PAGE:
7. And I don't recall there being a curb cut from their property onto Old Ontario St. and I don't see it in historical aerials. So, not sure how the removal of Old Ontario renders their property inaccessible now. But yeah, looks like the city messed up by not following procedure and these owners are taking advantage.
  8. Some more background on India Birdsong, seems promising and like we might be getting the leader GCRTA has been in desperate need of: GCRTA selects India Birdsong as top choice for next CEO and GM GCRTA’s Board has entered negotiations with Birdsong who has experience managing transit systems in Chicago and Nashville. MISCHA WANEK-LIBMAN India Birdsong has been selected as the top choice to be the next CEO and general manager of the Greater Cleveland Regional Transit Authority (GCRTA). The GCRTA Board of Trustees voted unanimously on July 3 to enter contract negotiations with Birdsong following a nationwide search. [...] Birdsong is currently the chief operating officer of the Nashville Metropolitan Transit Authority where she is responsible for all of WeGo Public Transit’s bus and rail operations, including maintenance, improvement and supporting the system's 25-year growth plan. She leads more than 550 employees, including union and administrative staffers, two garages and maintenance shops, a commuter rail line and a downtown transfer central hub. Over the past year, the Nashville system has launched several improvements and initiatives, including updated bus routes with tracking services on a mobile app and tech upgrades such as USB chargers and free Wi-Fi on buses. Read More...
  9. It seems that modifying platforms could be an inconvenience that would be ultimately pointless if there are in fact rail cars that have retractable platform gap fillers. That type of rail car would seemingly be the best option as they could be used on all three lines and wouldn't require the modification of platforms and the coordination hurdles that that would entail when switching from our current rail stock to the new vehicles. Unless I'm missing something/there's a downside of going with a vehicle with the gap fillers.
  10. To add to W28th comment that caused some confusion, if you take a look at the developers's website, specifically their portfolio and "current projects" page and I think it is understandable as to why some people, myself included, are skeptical of the project being built as designed.
  11. Are these just for 2018? If so, I wouldn't get so doom and gloom without looking at historic data to determine whether or not this is a trend or just the result of some outliers (like a major investment in one year in one metro that isn't indicative of normal growth)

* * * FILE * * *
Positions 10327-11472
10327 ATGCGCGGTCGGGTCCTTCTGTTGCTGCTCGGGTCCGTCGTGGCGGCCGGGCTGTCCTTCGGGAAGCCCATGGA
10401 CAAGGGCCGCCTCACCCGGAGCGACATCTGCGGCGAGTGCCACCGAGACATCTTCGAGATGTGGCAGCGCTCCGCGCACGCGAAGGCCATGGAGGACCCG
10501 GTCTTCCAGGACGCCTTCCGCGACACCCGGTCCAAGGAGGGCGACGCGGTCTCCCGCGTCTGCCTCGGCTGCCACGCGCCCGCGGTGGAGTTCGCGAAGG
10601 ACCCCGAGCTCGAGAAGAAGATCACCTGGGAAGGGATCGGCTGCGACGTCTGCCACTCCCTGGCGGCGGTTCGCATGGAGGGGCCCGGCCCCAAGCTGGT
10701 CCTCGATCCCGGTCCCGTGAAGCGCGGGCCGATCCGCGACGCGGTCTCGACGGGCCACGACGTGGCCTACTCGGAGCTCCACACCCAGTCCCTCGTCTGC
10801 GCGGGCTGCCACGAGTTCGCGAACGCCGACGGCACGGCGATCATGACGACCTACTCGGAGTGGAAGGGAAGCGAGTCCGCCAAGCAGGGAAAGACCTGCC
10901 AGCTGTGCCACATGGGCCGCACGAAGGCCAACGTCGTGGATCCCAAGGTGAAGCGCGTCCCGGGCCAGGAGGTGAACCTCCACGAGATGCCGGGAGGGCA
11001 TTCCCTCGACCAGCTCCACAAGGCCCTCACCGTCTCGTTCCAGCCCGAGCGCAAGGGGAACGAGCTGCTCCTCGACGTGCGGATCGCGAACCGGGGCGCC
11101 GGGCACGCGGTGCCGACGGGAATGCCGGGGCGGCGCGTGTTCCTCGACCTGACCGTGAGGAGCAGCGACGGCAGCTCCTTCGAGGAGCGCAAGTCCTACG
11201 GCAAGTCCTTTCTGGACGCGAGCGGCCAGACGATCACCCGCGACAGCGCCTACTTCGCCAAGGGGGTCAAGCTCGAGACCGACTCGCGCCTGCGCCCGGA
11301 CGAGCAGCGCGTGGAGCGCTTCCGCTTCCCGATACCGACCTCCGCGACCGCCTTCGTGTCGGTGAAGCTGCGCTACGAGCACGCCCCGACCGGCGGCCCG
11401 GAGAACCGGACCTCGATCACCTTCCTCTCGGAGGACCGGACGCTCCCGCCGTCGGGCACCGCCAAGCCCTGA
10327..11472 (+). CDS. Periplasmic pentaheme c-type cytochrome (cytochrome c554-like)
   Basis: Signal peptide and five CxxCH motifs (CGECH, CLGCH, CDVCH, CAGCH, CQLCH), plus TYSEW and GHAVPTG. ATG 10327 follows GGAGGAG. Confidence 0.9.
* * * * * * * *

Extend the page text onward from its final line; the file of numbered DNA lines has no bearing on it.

12. @freethink - Wayfinding for The Flats has been spearheaded by Flats Forward, although I believe Metro Parks (and other community stakeholders) have been involved in the planning process. They hired Guide Studio (formerly Studio Graphique) for planning/design of the signage.
  13. Let me rephrase: I don't like the orientation of the green space and think that the amount of it in their master plan is excessive. And it seems that not all of the green space will be available to the general public, which is understandable for the wellness garden, I suppose, but what about the rest of the park space? @jbee1982 the "future" space in the diagram is for the relocated outpatient center (once the replacement for Prentiss is built on W. 25th & Sackett). And agreed on wanting a more cohesive building typology, thought Metro was trying to get away from its mix-matched look
  14. I don't think there is a real need for all of that green space, all though some of it would be a welcome addition to the area. I do like the long term plan to move the outpatient and senior living facilities though, but the overall design seems pretty bland, especially compared to the latest brick addition.
  15. @YO to the CLE in theory the majority of the lead issues in our housing stock could be affordably abated, but keep in mind that any lead abatement needs to be done by a contractor with the proper lead abatement license/certification, which limits the pool of who you can hire from and once you find a contractor they often charge more because of the nature of the work and it's difficult to get on their schedule. Additionally, many landlords are not held accountable and currently there isn't much being done to keep landlords accountable, unless a child is found to have a high lead level and the landlord is cited. But in that situation the cost to abate is then increased and the process is ridiculously difficult to get through due to the city's ineptitude; there is a lack of communication from city about the process and the steps that need to be taken, lack of information made available by the city, lack of communication between the Health Department and Community Development (who have shared responsibilities/programs for lead abatement/lead citations), general confusion as the case managers often provide conflicting information, and it is often difficult to get any follow up at any point of the process. I agree that we don't need to create any new lead abatement programs, but I do think that we need to reform what we have, restructure it, and streamline the process. I do think we do need to add registration/certification of properties as lead safe though, which could just be added to the rental registration process, and I believe that's what the group mentioned by KJP is advocating.